A stretch in prison for avenging the boss’ honour brings him into contact with Imamura (Ryosuke Miki), later his sworn brother but also his opposing number, possibly the last honourable yakuza. “A yakuza without honour isn’t worth shit” Imamura’s boss later remarks, instructing him that Rikuo is a liability he’ll have to take responsibility for, but in this graveyard of honour that kind of responsibility is the one that will get you killed. Honourable yakuza can no longer survive in the world of corporatised thuggery that is the modern gokudo existence. Later we realise that the tale is being narrated by Rikuo’s former underling, Kikkawa, who reminds us that “even yakuza are human beings” existing within a social structure with clearly defined rules which must be followed, yet the rules themselves are largely superficial and Kikkawa survives because he subverts them, abandoning the reckless Rikuo for the certainty of Sawada and setting himself on the traditional gokudo path of sucking up to the boss in the constant hope of advancement.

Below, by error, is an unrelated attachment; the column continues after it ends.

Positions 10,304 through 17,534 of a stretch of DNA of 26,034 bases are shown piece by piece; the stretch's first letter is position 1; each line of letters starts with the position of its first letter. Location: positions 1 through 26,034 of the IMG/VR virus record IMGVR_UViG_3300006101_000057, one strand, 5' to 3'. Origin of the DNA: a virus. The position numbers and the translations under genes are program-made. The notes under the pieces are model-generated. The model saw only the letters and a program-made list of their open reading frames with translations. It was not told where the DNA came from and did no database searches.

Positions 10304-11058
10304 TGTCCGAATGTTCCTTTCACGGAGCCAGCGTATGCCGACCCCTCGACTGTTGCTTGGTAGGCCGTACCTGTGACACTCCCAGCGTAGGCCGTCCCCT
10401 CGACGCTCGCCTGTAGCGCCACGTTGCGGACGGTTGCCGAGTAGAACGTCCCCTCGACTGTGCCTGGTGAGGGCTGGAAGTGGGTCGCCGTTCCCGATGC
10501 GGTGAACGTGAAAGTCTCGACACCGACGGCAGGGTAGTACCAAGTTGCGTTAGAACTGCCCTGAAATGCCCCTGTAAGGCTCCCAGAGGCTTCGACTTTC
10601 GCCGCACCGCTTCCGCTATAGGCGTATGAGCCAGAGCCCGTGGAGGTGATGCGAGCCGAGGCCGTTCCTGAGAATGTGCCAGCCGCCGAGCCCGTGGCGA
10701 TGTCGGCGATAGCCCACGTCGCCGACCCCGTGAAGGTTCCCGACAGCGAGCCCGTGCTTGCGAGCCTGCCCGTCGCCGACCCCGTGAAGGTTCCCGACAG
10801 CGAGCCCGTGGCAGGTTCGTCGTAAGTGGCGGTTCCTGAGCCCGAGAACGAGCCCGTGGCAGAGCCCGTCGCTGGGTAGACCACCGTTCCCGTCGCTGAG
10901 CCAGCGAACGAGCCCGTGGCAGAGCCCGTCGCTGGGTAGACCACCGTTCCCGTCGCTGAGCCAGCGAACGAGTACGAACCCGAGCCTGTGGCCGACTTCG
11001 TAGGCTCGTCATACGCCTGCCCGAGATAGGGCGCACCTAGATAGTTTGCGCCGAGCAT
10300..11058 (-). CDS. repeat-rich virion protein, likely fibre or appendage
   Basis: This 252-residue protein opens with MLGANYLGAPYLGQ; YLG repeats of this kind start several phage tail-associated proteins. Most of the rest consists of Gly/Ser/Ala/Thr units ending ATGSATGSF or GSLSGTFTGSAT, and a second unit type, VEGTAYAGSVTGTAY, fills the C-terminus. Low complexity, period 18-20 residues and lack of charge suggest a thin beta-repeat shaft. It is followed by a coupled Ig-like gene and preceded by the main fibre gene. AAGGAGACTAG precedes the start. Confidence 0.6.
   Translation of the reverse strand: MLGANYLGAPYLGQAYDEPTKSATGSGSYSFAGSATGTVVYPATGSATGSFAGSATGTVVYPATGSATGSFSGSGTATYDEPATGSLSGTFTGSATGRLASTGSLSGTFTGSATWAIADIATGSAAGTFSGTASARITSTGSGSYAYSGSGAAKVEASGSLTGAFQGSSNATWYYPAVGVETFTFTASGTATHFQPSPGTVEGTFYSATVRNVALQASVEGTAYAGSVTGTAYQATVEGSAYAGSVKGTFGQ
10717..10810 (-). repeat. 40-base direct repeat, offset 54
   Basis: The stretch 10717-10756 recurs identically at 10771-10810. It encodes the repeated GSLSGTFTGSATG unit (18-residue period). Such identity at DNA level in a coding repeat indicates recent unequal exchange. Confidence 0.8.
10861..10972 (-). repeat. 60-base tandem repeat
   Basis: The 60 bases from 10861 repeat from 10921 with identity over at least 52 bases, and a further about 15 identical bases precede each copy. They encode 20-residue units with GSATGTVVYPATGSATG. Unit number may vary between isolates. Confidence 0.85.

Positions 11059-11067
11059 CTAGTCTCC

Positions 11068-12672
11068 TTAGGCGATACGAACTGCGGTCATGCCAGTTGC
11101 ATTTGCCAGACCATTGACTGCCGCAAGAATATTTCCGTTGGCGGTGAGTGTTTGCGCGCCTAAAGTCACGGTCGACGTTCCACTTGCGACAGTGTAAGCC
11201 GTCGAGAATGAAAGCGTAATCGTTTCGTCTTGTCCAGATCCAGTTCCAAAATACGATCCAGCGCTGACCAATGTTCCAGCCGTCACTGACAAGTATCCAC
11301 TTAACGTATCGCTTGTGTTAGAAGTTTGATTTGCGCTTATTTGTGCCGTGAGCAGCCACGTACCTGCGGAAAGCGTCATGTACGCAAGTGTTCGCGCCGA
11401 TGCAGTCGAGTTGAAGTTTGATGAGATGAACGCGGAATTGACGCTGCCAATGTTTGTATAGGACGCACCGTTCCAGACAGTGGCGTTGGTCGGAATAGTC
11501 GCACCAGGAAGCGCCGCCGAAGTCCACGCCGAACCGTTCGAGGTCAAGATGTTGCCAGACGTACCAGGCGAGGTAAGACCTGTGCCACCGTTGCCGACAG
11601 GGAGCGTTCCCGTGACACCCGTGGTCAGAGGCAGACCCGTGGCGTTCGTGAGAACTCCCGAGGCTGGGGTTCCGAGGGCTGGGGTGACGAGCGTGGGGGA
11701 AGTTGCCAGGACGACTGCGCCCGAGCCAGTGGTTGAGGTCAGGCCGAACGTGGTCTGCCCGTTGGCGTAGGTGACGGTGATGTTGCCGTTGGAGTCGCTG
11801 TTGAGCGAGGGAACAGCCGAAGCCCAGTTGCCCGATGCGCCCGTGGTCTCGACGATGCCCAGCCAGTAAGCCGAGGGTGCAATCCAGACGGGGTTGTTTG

Kikkawa is, in a sense, the grovelling salaryman to Rikuo’s frenzied maverick, one as much they symptom of the age as another. Rikuo’s rise occurs against the economic boomtown of Japan in the ‘80s which is as much a paradise for gangsters as for anyone else but also a kind of twilight, the yakuza as an institution relegated to the Showa era and the post-war past. Gangsters forced out of their families like the desperate ronin of the feudal era further destabilise an already chaotic environment which, like that of the post-war years, is filled with despair and disillusionment only to be further disrupted by the advent of natural disaster and economic collapse.